At least 3 dead, 8 wounded after mass shooting in Fort Worth, Texas

By Kanishka Singh and Shivani Tanna

(Reuters) -At least three people were killed and eight wounded in a mass shooting in Fort Worth, Texas, after a local festival, officials said on Tuesday, in the latest incident of gun violence around the Fourth of July holiday.

The shooting took place just before midnight on Monday in a parking lot, police confirmed on Tuesday.

One person was pronounced dead at the scene and two others died in the hospital, while an additional eight people were hospitalized but their conditions were not known, CBS News reported. An ABC News affiliate said 10 of the victims were adults and one was a juvenile.

The shooting occurred in the Como section of Fort Worth hours after the end of the neighborhood’s annual ComoFest. The festival is a celebration of the Fourth of July holiday on which the United States celebrates its independence.

The motive for the shooting and the number of suspects involved were not immediately clear. No arrests have been made.

“We don’t know if this is domestic-related, if it is gang-related. It is too early to tell at this point,” said Shawn Murray, a senior official with the Fort Worth Police Department.

The United States has been struggling with a large number of mass shootings and incidents of gun violence. There have been over 340 mass shootings so far in 2023 in the country, according to data collected by the Gun Violence Archive, which defines a mass shooting as an incident in which at least four people are shot, excluding the shooter.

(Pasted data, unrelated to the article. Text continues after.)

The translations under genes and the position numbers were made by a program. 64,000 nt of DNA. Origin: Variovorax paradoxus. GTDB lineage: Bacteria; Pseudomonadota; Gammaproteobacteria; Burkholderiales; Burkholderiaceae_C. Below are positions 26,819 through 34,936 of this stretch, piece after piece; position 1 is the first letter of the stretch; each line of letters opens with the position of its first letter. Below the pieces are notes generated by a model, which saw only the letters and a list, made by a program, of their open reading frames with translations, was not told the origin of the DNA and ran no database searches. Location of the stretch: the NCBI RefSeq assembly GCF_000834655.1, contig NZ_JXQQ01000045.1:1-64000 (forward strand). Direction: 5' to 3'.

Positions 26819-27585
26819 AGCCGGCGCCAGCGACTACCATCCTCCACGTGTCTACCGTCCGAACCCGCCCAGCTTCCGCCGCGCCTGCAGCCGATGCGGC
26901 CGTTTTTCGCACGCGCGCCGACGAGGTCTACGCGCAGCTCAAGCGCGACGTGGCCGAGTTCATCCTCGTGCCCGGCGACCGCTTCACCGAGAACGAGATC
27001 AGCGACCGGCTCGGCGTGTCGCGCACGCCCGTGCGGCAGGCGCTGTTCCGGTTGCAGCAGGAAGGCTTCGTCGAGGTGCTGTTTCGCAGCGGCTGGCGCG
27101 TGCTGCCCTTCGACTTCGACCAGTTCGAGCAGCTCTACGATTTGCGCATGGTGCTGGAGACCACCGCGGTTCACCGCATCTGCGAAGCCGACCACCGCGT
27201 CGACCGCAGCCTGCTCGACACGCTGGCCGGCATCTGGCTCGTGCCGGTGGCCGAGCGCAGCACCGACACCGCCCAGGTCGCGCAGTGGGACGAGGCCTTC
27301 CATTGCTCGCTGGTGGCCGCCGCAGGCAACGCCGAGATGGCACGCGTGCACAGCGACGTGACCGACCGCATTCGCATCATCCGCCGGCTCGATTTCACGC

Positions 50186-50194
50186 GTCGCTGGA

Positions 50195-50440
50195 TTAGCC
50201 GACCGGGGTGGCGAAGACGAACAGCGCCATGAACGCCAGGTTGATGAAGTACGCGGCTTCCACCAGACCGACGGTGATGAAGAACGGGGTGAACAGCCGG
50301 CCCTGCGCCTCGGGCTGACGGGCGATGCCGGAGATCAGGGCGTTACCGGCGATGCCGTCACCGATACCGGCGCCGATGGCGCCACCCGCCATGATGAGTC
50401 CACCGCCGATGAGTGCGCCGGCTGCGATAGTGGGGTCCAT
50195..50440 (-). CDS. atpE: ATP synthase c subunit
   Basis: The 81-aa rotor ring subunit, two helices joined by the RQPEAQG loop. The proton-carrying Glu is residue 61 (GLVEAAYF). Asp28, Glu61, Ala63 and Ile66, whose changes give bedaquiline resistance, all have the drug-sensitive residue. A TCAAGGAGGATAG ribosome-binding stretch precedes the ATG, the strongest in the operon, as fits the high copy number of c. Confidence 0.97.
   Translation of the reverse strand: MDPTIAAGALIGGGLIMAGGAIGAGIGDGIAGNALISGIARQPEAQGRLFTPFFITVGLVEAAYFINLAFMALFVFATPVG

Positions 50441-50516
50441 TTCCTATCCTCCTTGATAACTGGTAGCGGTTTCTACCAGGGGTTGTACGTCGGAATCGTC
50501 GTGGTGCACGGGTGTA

In a separate shooting incident on Monday night, five people were killed and two were injured in Philadelphia, and a suspect was taken into custody, according to local police.

The Monday night shootings came a day after two people were shot dead and 28 others injured, about half of them children, in a hail of gunfire at an outdoor neighborhood block party in Baltimore, Maryland. Police said they were seeking multiple suspects in that shooting.

(Reporting by Shivani Tanna in Bengaluru; Editing by Andrew Heavens, Alistair Bell and Mark Porter)